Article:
Taking this step almost guarantees these opponents will become enemies and not potential interlocutors in a debate that can hope to find a basis - i.e. the ongoing debate whose healthy existence continually renews the basis - for mutual co-existence, either nationally or internationally. It may be true that there can be little accommodation or dialogue with those who hold to some more primitive understandings of what is sacred and non-negotiable to their group. But to the extent there is any hope for finding something sacred that individuals in a free society or global economy can share and divide, we don't get anywhere near there under our present victim-worshiping discussions and regulations in Canada, it seems to me.
Kinsella is the quintessential liberal, with a great faith in implementing expert/"judicial" processes to mediate problems of "hate". That sounds good to a lot of people because it is what we have been told for a century or so now and especially in the last forty or fifty years. But it is not enough to defer to the experts; at the end of the day there has to be some acknowledgment of reality: can our experts and "judges" today really achieve the task the Kinsellas want them to achieve? Do their careful processes get results? Do they create a sense of justice? Or do all the best laid plans no longer work? Does justice appear arbitrary and political no matter how much careful mediation is attempted? Does justice become indebted to a need for victims to wave around?
Many of us in Canada today no longer have faith in the post-war system. That's the reality. The basic problem, as I see it, is that our expert class mediation - e.g. mediation of some words alleged "likely" to harm - in pretending to appear fair and disinterested, actually requires highly involved and interested "investigations", i.e. bureaucrats engaging in lengthy politically correct talk sessions, in mediating a now politicized law, that go on for years and never really provide a sense of just closure. Offensive words by nobodies can take up years and millions of taxpayer dollars. All kinds of writing is chilled because no one knows if they can say what they want to say, e.g., about Islam as a political religion. If all the experts and "human rights" officials in Canada can't help us transcend the debates and conflicts we're having, which I think to be evidently the case on many issues of "multiculturalism", then we need a new way of mediating our rivalries. But it will take some shared good faith to go there.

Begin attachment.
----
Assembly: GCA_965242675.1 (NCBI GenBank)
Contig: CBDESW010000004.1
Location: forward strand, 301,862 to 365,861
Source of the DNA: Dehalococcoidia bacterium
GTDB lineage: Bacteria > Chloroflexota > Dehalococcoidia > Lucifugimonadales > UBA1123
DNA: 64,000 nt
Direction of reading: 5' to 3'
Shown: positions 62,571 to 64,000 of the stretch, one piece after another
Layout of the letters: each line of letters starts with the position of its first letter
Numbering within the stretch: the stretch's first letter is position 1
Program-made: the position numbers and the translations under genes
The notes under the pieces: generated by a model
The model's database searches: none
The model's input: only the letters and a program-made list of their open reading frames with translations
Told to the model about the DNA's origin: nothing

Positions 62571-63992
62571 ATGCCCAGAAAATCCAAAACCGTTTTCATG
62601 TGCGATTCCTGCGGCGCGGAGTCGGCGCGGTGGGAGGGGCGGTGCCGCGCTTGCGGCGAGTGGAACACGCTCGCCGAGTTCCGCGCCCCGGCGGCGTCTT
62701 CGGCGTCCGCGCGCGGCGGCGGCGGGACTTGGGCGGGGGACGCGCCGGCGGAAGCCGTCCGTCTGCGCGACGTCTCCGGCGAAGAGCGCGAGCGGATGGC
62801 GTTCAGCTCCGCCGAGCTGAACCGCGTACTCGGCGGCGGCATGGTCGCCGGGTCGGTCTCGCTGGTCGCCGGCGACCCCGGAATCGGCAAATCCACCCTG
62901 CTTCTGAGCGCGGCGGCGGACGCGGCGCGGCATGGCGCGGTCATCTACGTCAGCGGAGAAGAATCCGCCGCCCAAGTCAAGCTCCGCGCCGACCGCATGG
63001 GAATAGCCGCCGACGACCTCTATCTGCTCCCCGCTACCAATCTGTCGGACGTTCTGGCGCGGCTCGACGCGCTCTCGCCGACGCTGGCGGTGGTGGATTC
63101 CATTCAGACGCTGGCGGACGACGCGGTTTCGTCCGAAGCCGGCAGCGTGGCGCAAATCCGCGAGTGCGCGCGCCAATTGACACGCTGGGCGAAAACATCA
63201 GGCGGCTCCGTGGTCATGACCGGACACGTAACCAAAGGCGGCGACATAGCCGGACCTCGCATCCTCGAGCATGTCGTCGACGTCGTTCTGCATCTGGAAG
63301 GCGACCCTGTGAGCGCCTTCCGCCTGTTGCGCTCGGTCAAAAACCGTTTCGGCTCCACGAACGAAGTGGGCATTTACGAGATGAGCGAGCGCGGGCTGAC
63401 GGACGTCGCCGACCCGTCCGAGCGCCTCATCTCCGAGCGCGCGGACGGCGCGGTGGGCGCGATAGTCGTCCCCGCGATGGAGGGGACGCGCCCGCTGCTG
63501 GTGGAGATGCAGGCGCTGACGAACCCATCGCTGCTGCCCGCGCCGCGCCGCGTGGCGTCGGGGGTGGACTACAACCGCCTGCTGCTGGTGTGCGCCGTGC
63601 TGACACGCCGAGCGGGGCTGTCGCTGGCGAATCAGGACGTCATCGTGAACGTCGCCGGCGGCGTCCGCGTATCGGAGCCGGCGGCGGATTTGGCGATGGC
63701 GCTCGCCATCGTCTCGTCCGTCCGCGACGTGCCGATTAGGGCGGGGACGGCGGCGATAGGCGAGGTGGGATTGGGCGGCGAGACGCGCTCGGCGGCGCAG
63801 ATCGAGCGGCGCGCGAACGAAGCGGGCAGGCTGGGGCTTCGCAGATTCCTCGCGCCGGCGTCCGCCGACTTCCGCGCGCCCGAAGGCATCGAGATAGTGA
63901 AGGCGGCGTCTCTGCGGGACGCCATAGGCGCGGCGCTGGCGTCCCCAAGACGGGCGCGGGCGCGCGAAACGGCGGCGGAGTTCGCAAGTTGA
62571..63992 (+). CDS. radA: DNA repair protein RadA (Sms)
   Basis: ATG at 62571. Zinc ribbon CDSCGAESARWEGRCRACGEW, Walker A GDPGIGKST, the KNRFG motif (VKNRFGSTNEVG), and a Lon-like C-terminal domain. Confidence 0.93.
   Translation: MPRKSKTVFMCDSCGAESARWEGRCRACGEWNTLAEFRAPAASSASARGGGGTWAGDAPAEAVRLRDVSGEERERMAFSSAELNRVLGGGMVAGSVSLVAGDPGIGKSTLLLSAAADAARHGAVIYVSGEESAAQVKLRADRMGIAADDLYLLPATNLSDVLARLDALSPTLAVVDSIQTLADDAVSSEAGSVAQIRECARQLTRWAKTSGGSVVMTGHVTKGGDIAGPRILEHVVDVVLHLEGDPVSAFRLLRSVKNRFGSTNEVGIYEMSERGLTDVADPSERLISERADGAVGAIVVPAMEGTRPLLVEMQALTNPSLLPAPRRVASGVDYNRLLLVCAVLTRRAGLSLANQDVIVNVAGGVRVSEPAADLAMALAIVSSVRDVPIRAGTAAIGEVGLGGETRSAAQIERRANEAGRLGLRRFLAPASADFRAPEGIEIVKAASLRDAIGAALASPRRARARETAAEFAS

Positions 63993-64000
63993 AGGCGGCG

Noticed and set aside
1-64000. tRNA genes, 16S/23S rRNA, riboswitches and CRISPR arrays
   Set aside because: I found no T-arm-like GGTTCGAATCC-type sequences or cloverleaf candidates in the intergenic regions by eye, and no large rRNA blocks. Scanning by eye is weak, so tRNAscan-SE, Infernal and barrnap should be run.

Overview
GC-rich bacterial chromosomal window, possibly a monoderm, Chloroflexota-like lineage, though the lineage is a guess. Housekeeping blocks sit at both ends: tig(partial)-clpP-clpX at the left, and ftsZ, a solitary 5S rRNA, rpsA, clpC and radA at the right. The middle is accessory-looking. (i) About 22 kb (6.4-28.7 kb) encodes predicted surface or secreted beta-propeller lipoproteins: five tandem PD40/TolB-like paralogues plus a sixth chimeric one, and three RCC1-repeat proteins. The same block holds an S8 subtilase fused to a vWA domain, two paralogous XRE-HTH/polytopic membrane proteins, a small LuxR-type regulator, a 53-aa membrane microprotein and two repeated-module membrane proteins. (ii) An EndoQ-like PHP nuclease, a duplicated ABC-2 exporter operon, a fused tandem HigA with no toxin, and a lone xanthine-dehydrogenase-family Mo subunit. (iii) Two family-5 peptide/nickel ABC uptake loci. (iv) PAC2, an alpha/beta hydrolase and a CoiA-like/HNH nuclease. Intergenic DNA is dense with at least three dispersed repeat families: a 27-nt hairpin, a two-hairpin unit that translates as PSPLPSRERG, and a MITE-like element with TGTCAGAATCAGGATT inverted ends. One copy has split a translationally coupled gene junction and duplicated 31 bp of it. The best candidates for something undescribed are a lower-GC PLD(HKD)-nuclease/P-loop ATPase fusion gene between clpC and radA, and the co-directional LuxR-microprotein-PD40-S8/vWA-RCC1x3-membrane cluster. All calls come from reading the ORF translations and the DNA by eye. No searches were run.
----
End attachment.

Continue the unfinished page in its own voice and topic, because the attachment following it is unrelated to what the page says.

When Kinsella offers an emotive argument - "what about the kid who comes out of his house and finds a racial slur on his mailbox"? - I would say well that kind of thing should probably be dealt with under the criminal law of making threats, or possibly vandalism. But for Kinsella to then drop that personal context and go into the abstract world where we should prosecute anyone who makes racially derogatory comments on the internet is to say that a) we believe there really is a threatening "normal" and potentially Auschwitzian culture out there (except this time the state is on the good side), and not just a few mentally ill or terminally resentful people best ignored; and that b) the members of racialized group x cannot but escape their racialized status and stand up as free individuals not too worried about the racists out there and not wanting a victim-championing cure that is worse than the disease. But that all depends on the reality out there in Canada today; and that is what we have to make the Kinsellas debate.